The new van fits into DHL’s larger environmental goals. “With the H2 Panel Van, DHL Express becomes the first express provider to use a larger number of electric vehicles with fuel cells for last-mile logistics. This underscores our aspiration to be not only the fastest and most reliable provider on the market but also the most climate-friendly,” Markus Reckling, CEO of Deutsche Post DHL told the media. “The H2 Panel Van is another example of how Deutsche Post DHL Group is working towards its zero-emission goal for 2050,” Reckling added.
E-vehicles on the road
DHL’s StreetScooter e-vehicles are currently on the road in Netherlands and Austria as well. In addition, DHL has also sold 500 StreetScooter e-vehicles to Japanese logistics company Yamamoto. DHL considers Japan to be a market of interest as far as e-mobility is concerned. The StreetScooter e-vehicles have penetrated rural areas of Germany as well, as they are being used for the joint delivery of mail and parcels.
Fedex Express is testing e-vehicles in China and Europe with the strategic goal of scaling the adoption of commercially viable e-vehicles in those markets as soon as possible. The logistics company also completed assessments to determine the return on investment with regard to using electric forklifts instead of propane forklifts.
In future, Fedex Freight plans to incorporate Tesla Semi tractors into its fleet. At the current time, Fedex is focusing on developing the charging infrastructure for e-vehicles with facilities to be upgraded to ensure that they can charge a number of vehicles at once. Fedex’ commitment to e-mobility starts at the top with Fedex Chairman and CEO Frederick W. Smith serving on the Electrification Coalition since 2009. The focus of the non-profit group of business leaders is to enable the deployment of electric vehicles at a mass scale.
“Partnerships with major cities are a particularly interesting aspect of our activities – we lead by example, demonstrating that e-mobility can become the norm in logistics,” Alexander Edenhofer – Deutsche Post DHL spokesman
Fedex is making massive changes to its legacy transportation platforms to improve carbon efficiency through the Reduce and Replace parts of its strategy. With a focus on fuel saving behaviours and systems, Fedex has saved 655 million gallons of jet fuel since 2006 across 59 projects. The Fuel Sense programme saved 94 million gallons of jet fuel in 2018. Under the Replace strategy, Fedex’ s aircraft modernisation programme saved 109.6 million gallons of fuel avoiding more than one million tonnes of carbon dioxide emissions. The company also seeks to revolutionise its energy management approach – for example, it plans to introduce onsite microgrid pilots with higher investments in fuel cell technology and solar energy.
Deutsche Post DHL implemented its Green Electricity Policy in 2018, which defines options for sourcing electricity and the process of purchasing electricity within the framework of the DHL Group’s environmental and energy policy. “We make sure that electricity generated from renewable sources or ‘green electricity’ is the primary source of electric power in the group and aligns with relevant sustainability guidelines,” said DHL’s Edenhofer. Overall, the use of green electricity across the DHL Group was already at 77 percent in 2018.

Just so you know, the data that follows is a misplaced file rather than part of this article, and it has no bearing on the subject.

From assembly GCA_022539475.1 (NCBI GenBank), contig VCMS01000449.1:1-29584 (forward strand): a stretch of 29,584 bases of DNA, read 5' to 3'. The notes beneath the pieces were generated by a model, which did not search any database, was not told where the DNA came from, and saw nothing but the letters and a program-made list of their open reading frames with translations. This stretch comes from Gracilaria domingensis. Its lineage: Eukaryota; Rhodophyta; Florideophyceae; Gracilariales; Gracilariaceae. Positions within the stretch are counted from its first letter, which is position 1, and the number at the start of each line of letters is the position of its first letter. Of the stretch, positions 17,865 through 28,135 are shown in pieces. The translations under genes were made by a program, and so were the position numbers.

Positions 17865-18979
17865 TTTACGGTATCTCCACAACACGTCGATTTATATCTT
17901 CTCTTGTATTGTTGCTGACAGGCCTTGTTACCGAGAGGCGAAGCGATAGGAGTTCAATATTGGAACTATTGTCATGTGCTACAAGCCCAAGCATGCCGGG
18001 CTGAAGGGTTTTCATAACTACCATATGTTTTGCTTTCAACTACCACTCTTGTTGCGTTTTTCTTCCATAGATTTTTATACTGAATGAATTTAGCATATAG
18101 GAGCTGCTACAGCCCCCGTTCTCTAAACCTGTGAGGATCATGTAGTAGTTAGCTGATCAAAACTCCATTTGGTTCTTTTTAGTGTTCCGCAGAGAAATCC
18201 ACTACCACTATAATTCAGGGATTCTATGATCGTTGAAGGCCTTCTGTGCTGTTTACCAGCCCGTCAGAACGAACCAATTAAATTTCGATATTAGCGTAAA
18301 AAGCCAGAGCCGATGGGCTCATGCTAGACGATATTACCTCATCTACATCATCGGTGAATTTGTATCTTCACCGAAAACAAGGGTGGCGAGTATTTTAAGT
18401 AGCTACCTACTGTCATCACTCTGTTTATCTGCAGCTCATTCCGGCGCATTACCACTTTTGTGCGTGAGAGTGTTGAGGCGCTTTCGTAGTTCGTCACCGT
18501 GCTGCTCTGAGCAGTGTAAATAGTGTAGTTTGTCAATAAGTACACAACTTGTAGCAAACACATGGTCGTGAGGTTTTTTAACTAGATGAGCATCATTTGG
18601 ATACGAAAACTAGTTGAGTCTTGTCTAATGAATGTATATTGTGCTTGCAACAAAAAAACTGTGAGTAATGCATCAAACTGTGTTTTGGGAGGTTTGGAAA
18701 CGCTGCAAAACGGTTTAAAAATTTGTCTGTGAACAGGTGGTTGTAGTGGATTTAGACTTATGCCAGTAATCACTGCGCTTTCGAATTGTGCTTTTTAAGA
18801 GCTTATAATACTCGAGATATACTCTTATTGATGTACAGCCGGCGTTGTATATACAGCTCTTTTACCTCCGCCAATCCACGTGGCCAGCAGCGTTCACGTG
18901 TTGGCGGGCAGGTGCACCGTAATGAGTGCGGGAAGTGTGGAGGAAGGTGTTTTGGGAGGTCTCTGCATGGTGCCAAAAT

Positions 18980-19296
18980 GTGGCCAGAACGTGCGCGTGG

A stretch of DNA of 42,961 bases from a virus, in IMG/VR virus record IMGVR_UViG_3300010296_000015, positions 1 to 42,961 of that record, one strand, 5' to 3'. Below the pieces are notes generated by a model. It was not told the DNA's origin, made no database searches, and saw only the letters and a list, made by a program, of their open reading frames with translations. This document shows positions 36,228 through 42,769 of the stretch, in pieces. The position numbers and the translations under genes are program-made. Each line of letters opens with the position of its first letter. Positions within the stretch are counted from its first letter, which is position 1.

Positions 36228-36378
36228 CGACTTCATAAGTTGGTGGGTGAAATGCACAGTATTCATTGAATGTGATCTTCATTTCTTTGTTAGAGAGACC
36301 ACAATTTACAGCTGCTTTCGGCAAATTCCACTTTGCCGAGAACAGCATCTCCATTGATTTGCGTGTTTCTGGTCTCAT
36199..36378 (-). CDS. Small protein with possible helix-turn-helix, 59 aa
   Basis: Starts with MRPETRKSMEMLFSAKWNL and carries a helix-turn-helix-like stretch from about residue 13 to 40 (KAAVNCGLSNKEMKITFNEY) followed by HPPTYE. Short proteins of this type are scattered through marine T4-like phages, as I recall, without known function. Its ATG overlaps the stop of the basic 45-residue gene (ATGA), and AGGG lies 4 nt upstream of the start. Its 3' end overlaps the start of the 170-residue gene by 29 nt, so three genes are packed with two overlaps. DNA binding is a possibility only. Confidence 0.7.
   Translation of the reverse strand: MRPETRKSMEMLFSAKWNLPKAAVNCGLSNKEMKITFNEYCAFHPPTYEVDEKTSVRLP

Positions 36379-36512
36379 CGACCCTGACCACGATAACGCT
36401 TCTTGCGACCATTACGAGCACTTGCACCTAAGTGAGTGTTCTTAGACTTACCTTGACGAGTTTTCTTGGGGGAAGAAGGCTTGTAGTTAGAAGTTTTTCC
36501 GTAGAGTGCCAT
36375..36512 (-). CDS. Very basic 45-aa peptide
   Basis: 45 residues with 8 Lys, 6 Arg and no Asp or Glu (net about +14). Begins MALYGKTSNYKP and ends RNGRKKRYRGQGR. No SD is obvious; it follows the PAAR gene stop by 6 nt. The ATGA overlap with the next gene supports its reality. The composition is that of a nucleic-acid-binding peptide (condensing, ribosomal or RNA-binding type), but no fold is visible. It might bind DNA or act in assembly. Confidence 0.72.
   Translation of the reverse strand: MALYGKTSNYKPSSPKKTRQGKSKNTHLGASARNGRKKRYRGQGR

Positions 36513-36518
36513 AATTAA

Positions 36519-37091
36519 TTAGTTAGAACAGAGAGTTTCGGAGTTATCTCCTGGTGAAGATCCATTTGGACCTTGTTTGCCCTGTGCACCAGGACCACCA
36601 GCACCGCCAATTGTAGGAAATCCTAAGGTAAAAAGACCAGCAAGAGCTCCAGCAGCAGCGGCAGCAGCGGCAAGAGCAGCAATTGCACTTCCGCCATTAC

Aircraft fly on alternative fuels
An interesting part of these e-initiatives at logistics companies is the effort to fly aircraft on alternative fuels. Fedex’s goal to obtain 30 percent of jet fuel from alternative fuels by 2030 reached a milestone last year.
Red Rock Biofuels, which will supply low-carbon, renewable jet fuel to FedEx Express, broke ground on its biorefinery in Lakeview, Oregon in July 2018. The first delivery of alternative jet fuel is anticipated in 2020. Also in FY18, the ecoDemonstrator, a Boeing 777F built for FedEx Express, became the first FedEx plane to fly 100 percent on biofuel during a short-term period that also tested and gathered data on 35 new technologies.
The Boeing 777F EcoDemonstrator is equipped with lasers, cameras, and flies on 100 percent biofuel. It has a cargo bay outfitted with rows of computer test stations. DHL, until now, has not operated aircraft with low carbon emission fuels. However, the company has conducted tests in this regard and is working on options for running aircraft with alternative fuels in the future, a company spokesman said.
According to the report from the Intergovernmental Panel on Climate Change (IPCC) it requires far-reaching transitions to the use of energy resources and transportation and the operations of the industry and infrastructure to limit global warming to 1.5 degree Celsius above pre-industrial levels.
That includes reducing carbon emissions to 45 percent below 2010 levels in the next decade. Is this a realistic target? If you consider the rise of populism across the world and the hostile reaction of populists to climate change action, there might be limited action from governments to tackle the disaster the world is facing. However, millennials and the Gen Z can be assured that the top logistics companies of the world are incorporating vast operational and infrastructural changes to reduce carbon emission intensity as a real measure, not just a corporate social responsibility programme or a token slogan for reputation management. It’s time other industries took note.